All In The Family
By Eben W. Keyes II
I've just spent the whole day with my forebears,
In a book on my gnarled family tree--
First the greats, then the great-greats, then more pairs
Of parents of parents of me.
Some lived all their lives in the old land,
Some crossed the Atlantic for pelf
Some founded a new and untold land,
And all of them founded myself.
As I studied these stern, solemn faces,
And read of those cold, careful lives,
I was struck by an absence of graces,
Of humor, of whimsy, of drives.
They didn't get drunk or read raw books
Or have a quick fling in the pines,
There's a presence of ledgers and law books,
A lacking of roses and wines.
Where's the gent with his eyes crossed, and grinning?
Where's the lady with leaves in her hair?
Or a couple caught lustily sinning?
Alas, there are none of them there.
No ship-launching Helens, no Hectors,
No valiant and doomed cavaliers.
They all look like customs inspectors,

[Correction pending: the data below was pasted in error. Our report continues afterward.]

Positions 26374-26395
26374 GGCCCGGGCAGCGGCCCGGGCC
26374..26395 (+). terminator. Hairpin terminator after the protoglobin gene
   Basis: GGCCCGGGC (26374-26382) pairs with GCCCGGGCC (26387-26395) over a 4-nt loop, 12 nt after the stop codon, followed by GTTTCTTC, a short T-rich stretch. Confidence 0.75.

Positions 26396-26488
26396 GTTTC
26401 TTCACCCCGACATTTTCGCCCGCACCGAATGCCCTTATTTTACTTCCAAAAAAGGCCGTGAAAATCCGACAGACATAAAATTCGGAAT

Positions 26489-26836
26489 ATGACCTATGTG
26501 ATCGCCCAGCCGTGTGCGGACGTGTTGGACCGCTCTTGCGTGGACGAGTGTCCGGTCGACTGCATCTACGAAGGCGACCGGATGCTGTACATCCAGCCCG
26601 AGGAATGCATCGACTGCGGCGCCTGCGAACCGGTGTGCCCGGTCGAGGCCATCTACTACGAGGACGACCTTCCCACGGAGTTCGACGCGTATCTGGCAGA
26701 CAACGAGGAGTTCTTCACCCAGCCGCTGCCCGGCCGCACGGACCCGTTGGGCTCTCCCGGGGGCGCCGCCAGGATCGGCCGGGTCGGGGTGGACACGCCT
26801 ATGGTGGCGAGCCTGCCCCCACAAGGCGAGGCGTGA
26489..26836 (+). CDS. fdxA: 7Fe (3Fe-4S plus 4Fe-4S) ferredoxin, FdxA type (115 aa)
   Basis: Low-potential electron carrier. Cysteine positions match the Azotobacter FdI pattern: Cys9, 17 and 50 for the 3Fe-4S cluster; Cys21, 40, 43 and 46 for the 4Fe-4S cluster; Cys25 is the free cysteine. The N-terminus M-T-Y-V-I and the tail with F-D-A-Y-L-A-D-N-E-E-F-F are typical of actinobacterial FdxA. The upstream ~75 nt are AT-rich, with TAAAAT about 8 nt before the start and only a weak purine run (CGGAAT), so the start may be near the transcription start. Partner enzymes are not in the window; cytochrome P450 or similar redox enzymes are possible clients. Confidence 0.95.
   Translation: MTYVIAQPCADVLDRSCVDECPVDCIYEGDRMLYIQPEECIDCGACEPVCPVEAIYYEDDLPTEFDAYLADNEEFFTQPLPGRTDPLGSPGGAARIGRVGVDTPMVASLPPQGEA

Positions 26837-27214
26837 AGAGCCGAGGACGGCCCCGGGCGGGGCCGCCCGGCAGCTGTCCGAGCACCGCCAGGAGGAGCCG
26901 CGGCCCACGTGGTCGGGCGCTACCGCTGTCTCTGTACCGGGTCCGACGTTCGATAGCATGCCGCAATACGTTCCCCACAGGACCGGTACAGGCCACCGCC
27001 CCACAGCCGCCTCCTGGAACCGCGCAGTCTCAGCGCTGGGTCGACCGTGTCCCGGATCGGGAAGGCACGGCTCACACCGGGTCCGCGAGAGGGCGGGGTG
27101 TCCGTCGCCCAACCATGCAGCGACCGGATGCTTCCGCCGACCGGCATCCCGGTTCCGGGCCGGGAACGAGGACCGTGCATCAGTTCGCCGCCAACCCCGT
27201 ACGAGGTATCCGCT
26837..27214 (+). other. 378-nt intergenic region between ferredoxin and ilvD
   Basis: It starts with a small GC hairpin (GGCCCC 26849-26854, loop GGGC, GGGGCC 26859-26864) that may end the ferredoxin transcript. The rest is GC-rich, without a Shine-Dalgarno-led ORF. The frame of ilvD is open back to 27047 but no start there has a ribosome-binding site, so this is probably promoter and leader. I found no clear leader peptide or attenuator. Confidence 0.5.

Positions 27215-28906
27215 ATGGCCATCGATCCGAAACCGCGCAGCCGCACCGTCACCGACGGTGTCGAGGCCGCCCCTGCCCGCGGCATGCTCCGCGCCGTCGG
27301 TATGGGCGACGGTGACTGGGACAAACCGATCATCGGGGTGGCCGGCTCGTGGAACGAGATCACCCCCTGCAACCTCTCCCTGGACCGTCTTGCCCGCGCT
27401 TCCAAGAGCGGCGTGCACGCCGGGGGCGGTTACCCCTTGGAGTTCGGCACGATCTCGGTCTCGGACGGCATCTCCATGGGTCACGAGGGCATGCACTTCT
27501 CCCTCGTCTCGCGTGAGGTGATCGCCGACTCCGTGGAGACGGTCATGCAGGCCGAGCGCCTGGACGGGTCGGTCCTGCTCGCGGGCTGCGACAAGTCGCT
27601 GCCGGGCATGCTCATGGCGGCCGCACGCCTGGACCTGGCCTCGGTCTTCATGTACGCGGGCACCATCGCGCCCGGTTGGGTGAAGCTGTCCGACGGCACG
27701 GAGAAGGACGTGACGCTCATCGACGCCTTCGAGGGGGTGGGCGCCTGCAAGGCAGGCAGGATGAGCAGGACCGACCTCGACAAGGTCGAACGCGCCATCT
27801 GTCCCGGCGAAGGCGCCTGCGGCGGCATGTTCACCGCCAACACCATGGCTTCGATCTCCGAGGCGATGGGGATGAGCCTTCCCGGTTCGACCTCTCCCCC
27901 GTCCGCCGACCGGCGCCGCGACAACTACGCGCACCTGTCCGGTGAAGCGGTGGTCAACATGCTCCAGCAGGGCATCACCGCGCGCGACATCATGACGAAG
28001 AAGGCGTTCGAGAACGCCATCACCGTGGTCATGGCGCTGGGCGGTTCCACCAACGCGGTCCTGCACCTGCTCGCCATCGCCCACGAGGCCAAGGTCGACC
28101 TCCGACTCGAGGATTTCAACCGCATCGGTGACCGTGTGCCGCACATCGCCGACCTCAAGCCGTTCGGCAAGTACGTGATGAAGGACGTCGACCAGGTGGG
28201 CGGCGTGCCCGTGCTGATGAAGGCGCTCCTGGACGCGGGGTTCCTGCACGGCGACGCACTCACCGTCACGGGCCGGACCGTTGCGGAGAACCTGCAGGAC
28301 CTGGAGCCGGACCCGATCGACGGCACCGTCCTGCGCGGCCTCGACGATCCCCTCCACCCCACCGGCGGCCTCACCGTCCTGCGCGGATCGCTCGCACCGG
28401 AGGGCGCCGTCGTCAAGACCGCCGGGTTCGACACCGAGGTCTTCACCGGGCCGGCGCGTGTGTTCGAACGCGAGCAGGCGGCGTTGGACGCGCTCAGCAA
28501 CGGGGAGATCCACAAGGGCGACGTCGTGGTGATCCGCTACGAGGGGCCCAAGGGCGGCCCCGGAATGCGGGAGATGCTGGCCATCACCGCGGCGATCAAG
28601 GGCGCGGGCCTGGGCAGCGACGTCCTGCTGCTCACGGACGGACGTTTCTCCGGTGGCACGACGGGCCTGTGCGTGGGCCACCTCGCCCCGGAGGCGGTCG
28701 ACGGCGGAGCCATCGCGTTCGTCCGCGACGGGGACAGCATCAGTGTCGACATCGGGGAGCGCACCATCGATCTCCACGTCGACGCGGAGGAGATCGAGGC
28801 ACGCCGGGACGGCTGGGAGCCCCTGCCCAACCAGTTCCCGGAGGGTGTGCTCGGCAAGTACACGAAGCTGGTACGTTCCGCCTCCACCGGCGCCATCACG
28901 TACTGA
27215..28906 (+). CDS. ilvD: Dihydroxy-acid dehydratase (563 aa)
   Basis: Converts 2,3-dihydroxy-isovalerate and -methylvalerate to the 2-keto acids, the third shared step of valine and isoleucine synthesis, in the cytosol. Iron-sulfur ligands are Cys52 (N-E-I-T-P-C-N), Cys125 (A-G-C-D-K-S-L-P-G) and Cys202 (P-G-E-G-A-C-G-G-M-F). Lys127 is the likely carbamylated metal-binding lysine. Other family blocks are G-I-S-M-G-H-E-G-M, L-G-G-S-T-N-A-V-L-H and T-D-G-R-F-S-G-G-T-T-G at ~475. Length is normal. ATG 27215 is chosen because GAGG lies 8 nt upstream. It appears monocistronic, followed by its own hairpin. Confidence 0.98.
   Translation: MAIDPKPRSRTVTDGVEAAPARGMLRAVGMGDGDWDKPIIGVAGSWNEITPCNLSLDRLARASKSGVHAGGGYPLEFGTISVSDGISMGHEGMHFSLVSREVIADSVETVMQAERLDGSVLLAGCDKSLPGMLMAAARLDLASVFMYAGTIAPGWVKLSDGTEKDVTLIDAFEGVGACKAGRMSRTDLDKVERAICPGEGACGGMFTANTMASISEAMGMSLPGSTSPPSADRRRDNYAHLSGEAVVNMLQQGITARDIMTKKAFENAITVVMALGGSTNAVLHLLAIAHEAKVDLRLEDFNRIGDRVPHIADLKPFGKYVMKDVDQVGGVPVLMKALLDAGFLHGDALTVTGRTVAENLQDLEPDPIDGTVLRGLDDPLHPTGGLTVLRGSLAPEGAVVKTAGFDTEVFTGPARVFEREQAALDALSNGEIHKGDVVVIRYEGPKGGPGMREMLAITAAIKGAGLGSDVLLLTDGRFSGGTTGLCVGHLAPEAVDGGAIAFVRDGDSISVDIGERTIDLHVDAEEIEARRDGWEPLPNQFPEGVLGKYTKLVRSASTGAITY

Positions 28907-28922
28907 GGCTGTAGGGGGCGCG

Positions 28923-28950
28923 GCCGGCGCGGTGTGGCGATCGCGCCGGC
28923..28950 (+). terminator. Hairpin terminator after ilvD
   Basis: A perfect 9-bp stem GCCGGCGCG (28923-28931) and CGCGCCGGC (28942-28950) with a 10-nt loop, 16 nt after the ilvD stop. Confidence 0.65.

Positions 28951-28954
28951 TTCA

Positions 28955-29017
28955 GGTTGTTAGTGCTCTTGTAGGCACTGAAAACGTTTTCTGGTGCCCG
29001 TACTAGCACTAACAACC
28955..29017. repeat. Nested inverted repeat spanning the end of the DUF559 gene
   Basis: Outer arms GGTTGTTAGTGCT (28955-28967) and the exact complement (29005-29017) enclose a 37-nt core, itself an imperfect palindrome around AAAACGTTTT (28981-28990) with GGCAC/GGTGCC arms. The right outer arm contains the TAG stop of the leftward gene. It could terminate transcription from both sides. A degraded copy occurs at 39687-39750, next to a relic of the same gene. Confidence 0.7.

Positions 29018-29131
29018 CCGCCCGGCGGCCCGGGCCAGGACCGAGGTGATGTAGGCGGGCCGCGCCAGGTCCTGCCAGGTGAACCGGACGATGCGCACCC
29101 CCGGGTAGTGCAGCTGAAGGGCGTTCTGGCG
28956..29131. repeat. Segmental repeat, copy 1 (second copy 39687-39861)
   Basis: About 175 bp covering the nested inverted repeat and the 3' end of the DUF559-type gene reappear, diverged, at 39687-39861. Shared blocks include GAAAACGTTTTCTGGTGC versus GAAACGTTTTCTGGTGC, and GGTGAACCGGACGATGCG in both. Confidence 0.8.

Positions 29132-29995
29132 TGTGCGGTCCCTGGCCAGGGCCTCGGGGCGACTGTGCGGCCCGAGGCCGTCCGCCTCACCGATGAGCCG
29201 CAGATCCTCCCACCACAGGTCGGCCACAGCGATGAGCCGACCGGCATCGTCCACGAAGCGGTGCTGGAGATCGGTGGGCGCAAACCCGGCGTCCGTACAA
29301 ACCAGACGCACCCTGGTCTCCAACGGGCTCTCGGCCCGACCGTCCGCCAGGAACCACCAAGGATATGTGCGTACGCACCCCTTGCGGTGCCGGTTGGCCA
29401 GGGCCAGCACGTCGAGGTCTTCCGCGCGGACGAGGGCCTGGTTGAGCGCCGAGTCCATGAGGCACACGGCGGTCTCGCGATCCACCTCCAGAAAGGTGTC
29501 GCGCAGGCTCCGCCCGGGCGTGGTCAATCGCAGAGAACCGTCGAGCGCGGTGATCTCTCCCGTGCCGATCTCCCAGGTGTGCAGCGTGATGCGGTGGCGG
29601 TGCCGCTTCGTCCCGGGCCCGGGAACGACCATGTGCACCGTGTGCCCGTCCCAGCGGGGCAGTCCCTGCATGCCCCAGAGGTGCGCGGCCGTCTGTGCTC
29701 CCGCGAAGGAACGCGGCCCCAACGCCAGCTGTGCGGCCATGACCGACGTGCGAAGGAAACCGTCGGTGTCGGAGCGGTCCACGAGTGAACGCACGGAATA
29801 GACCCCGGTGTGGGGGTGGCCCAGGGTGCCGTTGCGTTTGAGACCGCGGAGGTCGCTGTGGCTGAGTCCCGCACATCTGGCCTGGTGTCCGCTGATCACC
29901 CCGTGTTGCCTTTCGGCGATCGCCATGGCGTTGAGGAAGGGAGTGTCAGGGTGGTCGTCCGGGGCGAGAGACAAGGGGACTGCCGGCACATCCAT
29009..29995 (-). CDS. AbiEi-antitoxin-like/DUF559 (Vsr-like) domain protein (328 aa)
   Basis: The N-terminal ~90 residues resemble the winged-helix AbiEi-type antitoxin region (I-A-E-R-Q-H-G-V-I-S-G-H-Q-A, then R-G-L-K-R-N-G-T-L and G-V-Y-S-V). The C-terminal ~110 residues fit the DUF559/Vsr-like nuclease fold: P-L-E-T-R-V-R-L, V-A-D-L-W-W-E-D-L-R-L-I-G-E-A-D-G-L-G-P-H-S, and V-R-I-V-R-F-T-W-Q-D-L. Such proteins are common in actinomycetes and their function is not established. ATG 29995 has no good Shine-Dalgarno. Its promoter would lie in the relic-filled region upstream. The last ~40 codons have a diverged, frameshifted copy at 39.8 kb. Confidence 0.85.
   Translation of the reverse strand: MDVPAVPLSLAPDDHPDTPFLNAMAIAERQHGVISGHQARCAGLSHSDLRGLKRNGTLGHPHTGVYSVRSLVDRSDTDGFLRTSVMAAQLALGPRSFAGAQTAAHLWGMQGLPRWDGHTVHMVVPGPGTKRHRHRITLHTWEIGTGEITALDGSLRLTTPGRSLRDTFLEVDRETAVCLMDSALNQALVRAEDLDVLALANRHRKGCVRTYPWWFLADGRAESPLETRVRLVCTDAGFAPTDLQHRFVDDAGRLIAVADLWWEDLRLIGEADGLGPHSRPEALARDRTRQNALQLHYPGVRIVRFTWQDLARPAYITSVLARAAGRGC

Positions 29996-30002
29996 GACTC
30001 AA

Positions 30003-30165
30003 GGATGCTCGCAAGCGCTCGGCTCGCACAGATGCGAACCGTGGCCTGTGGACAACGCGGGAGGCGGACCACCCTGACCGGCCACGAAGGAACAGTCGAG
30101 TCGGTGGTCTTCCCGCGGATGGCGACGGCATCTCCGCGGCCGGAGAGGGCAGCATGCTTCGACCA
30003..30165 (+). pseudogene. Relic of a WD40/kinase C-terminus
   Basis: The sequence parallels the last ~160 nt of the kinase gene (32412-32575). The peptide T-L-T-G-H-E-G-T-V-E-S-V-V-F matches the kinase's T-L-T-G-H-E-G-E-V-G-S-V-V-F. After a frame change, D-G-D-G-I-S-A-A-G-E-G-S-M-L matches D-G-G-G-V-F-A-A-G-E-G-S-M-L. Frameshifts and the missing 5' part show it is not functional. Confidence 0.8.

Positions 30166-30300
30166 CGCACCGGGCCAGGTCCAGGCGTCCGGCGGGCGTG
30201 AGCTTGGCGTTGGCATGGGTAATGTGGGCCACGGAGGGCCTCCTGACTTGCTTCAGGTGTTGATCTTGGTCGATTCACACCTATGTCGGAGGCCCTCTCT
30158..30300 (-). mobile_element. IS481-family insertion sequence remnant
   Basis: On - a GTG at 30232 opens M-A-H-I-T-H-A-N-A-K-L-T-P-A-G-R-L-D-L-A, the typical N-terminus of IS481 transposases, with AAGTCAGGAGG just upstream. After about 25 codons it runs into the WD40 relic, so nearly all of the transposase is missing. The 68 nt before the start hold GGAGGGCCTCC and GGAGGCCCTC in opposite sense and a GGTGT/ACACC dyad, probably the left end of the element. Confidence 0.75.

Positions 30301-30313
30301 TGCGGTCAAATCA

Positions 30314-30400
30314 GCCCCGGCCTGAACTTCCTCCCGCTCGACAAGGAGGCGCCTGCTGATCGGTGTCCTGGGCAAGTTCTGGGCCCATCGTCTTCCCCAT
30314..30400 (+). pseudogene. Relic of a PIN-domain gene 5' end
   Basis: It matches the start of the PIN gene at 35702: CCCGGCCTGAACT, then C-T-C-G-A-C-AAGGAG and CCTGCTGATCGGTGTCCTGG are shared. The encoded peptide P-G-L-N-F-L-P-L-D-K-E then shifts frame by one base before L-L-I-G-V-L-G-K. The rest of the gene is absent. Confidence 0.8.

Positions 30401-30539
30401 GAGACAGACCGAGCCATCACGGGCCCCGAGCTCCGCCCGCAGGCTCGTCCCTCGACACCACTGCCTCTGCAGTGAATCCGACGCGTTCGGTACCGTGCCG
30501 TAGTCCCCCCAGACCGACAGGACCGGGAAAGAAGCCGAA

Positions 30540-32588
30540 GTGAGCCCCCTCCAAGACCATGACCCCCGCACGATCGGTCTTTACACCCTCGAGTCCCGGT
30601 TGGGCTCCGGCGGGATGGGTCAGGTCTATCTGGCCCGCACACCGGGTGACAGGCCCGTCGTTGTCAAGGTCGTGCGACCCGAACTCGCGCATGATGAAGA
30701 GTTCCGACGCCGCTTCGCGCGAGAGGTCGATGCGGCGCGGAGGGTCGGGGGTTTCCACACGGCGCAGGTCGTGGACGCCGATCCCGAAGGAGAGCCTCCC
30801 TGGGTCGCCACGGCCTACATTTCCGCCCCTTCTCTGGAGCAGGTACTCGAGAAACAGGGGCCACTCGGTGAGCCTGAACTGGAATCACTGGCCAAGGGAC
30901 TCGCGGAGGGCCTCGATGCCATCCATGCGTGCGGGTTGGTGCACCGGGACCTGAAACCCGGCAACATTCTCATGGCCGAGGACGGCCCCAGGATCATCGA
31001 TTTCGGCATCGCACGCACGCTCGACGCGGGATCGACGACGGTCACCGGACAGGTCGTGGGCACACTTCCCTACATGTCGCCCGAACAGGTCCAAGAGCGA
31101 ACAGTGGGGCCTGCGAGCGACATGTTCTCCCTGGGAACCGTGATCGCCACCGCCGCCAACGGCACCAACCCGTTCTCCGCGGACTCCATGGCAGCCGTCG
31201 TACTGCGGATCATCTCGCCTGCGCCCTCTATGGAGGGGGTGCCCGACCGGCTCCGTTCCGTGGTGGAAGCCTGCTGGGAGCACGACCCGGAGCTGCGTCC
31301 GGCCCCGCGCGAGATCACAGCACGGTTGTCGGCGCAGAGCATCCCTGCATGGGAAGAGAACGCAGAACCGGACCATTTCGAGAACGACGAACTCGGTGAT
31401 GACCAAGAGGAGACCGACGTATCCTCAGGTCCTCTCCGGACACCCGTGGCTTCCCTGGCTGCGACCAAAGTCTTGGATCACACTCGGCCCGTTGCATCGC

Though they span over three hundred years.
They knew they were Heaven's anointed,
As they knelt every Sunday to pray,
And they must have been quite disappointed
That so few were so righteous as they.
When they mused, it was chiefly on chickens,
When they dreamt, it was mainly of corn.
Then they did the Lord's work like the dickens,
And another pink forebear was born.
When my life gets unkempt and frenetic,
And there's headache and heartache to spare,
I'm convinced that my qualms aren't genetic...
My line is so thoroughly square
So upright, so uptight and hearty,
I don't think that I'd much like to be
Stuck in chit - chat with them at a party...
But then I don't think they'd like me.
c. 1991 Eben W. Keyes II
New York, N.Y.
Reprinted with permission from the author.